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Publication numberUS6698257 B2
Publication typeGrant
Application numberUS 10/165,735
Publication dateMar 2, 2004
Filing dateJun 7, 2002
Priority dateJun 7, 2002
Fee statusLapsed
Also published asUS20030226383
Publication number10165735, 165735, US 6698257 B2, US 6698257B2, US-B2-6698257, US6698257 B2, US6698257B2
InventorsCharles J. Kulas
Original AssigneeCharles J. Kulas
Export CitationBiBTeX, EndNote, RefMan
External Links: USPTO, USPTO Assignment, Espacenet
Motorcycle helmet lock using front fork lock
US 6698257 B2
Abstract
A helmet can be secured using a front fork lock by placing an end of the motorcycle's handlebars through the helmet and then locking the handlebars. In some configurations a sturdy protrusion, such as metal, graphite, etc., is affixed to an end of the handlebars or to a part of the motorcycle frame to make removal of the helmet in the locked position impossible, or very difficult. Different embodiments disclose a protrusion attached to an end of a hand grip, to a swing point on a handlebar, or some other portion of a handlebar. Protrusions can also be affixed to the motorcycle frame. Protrusions can be made to swing out for securing a helmet and to swing flush with the motorcycle frame to prevent unwanted encumbrance to a rider. Other embodiments disclose protective ways to attach the protrusions so that they cannot be easily removed.
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Claims(9)
What is claimed is:
1. A helmet lock, wherein a vehicle includes a fork lock, a frame component and handlebar assembly, wherein the fork lock in a locked configuration locks at least a portion of the handlebar assembly in a fixed position with respect to the frame component, wherein the fork lock in an unlocked configuration allows the at least a portion of the handlebar assembly to be moved to steer the vehicle, the helmet lock comprising
a securing part for securing the helmet to the vehicle in the locked configuration, wherein the securing part, the handlebar assembly and the frame component form a closed loop, wherein the handlebar assembly can be passed through the helmet in a locked position so that the helmet can not be removed, and wherein rotation of the handlebar assembly permits removal of the helmet in the unlocked configuration.
2. A helmet lock, wherein a vehicle includes a fork lock, a frame component and handlebar assembly, wherein the fork lock in a locked configuration locks at least a portion of the handlebars in a fixed position with respect to the frame component, wherein the fork lock in an unlocked configuration allows the at least a portion of the handlebar assembly to be moved to steer the vehicle, the helmet lock comprising
a securing part for securing a helmet to the vehicle in the locked configuration so that the helmet can not be removed and for permitting removal of the helmet in the unlocked configuration, wherein at least a portion of the handlebar assembly is passed through a portion of the helmet in order to achieve securing.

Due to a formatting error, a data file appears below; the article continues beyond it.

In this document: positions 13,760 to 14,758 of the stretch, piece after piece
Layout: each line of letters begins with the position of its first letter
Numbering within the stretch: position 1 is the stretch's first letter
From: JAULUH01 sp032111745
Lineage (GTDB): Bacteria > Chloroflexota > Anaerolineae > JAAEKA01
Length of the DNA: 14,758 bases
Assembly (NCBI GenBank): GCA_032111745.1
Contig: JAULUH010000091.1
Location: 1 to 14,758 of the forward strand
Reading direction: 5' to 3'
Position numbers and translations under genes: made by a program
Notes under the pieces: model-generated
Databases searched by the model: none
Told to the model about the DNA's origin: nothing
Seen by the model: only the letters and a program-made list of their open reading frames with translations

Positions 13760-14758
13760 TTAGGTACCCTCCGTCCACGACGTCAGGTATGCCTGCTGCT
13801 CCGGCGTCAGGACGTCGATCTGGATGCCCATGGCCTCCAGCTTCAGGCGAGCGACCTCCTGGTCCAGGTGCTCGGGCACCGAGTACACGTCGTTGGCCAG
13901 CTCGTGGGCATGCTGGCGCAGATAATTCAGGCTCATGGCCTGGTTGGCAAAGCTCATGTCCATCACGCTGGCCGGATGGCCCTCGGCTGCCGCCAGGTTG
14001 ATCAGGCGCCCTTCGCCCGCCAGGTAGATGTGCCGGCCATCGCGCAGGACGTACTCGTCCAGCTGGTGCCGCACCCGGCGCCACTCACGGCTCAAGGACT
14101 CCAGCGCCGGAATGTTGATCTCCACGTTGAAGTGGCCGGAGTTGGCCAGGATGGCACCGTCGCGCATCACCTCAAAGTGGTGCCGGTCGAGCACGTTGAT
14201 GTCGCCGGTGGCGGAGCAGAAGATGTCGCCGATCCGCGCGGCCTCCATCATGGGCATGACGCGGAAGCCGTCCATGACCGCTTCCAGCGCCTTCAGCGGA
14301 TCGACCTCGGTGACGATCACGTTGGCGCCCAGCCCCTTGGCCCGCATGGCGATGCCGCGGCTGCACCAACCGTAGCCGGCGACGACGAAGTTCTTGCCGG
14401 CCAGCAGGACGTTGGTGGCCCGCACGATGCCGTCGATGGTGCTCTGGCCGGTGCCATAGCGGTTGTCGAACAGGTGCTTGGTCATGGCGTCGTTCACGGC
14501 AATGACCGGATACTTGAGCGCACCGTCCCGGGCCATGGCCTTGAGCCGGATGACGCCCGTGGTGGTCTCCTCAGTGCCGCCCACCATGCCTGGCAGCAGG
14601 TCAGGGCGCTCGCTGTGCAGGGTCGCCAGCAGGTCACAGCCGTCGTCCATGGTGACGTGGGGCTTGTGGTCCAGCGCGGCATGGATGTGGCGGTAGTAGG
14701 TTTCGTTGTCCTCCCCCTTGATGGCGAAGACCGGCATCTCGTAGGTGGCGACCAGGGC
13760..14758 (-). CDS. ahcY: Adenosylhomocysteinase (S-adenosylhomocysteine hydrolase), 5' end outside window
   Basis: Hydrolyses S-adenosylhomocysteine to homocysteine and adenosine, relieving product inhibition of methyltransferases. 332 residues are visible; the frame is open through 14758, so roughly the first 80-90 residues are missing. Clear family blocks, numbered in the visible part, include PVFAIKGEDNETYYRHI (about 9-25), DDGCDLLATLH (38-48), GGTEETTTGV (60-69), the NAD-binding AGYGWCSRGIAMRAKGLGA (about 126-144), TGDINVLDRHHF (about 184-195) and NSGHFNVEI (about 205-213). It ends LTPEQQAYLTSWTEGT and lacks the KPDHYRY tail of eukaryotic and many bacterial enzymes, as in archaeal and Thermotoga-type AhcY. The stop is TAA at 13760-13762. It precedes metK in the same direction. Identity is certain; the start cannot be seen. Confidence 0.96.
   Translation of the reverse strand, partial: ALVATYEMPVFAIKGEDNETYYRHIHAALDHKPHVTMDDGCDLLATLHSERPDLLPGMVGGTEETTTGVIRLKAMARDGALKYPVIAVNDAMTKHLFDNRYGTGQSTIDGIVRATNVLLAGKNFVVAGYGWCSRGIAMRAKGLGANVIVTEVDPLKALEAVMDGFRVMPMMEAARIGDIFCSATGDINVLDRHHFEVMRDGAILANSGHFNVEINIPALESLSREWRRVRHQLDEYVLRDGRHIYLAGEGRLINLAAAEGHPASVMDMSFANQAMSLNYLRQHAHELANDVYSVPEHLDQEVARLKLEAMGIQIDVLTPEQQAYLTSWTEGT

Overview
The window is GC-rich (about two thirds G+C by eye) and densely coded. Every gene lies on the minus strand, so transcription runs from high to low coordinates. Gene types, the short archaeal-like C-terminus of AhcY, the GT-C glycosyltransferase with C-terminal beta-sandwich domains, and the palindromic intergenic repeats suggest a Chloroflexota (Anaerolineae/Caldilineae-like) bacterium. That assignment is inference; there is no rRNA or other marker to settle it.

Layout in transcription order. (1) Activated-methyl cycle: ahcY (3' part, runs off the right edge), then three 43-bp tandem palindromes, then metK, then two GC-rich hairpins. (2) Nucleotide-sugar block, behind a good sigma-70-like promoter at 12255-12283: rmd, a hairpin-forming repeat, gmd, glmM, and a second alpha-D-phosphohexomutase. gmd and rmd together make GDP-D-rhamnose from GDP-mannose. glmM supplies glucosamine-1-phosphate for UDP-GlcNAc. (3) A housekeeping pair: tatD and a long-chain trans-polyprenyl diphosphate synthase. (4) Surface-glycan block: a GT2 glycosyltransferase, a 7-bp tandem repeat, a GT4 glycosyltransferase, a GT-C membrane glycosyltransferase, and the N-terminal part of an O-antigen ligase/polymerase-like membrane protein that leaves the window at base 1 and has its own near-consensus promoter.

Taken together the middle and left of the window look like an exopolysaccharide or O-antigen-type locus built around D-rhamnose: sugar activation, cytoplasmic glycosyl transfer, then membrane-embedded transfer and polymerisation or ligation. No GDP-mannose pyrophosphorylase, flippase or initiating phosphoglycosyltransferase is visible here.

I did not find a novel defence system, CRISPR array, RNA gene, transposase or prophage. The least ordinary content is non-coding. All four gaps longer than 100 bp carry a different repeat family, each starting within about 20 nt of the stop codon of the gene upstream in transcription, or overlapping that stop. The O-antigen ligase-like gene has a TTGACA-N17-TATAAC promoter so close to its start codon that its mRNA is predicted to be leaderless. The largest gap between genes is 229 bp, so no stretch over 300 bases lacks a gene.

3. The invention of claim 2, further comprising
a protrusion affixed to a portion of the handlebar assembly so that when the fork lock is in the locked position the helmet can not be removed.
4. The invention of claim 3, wherein the handlebar assembly includes a hand grip, wherein the protrusion is affixed to the hand grip.
5. The invention of claim 2, further comprising
a protrusion affixed to a portion of at least one frame component so that when the fork lock is in the locked position the helmet can not be removed.
6. The invention of claim 5, further comprising
a slot in the protrusion for receiving a portion of the handlebar assembly when the fork lock is in the locked position.
7. The invention of claim 5, further comprising
a movable coupling between the protrusion and the portion of at least one frame component so that the protrusion is movably coupled the portion of at least one frame component.
8. A method for securing a helmet to a vehicle, wherein the vehicle includes a fork lock, a frame component and handlebar assembly, wherein the fork lock in a locked configuration locks at least a portion of the handlebars in a fixed position with respect to the frame component, wherein the fork lock in an unlocked configuration allows the at least a portion of the handlebar assembly to be moved to steer the vehicle, the method comprising
securing a helmet to the vehicle in the locked configuration so that the helmet can not be removed, wherein at least a portion of the handlebar assembly is passed through a portion of the helmet in order to achieve securing.
9. A method for securing a helmet to a vehicle, wherein the vehicle includes a fork lock, a frame component and handlebar assembly, wherein the fork lock in a locked configuration locks at least a portion of the handlebars in a fixed position with respect to the frame component, wherein the fork lock in an unlocked configuration allows the at least a portion of the handlebar assembly to be moved to steer the vehicle, the method comprising
securing a helmet to the vehicle by using a securing part adjacent to both the handlebar assembly and to the frame component, wherein the handlebar assembly can be passed through the helmet in the locked configuration, wherein the securing part is brought out of adjacency by rotation of the handlebar assembly in the unlocked configuration.
Description
BACKGROUND OF THE INVENTION

This invention relates in general to security devices and more specifically to a motorcycle helmet lock for securing a helmet to a motorcycle.

Motorcycle helmets are bulky and it is desirable to secure them to a motorcycle when arriving at a destination. However, these helmets are also expensive and are often the target of thieves or vandals. Prior art uses metal cables or chains with a lock to allow a user to secure the helmet to a part of the motorcycle. However, these approaches require a motorcycle rider to carry heavy and burdensome chains and locks. Also, chains and cables can be cut with a chain cutter.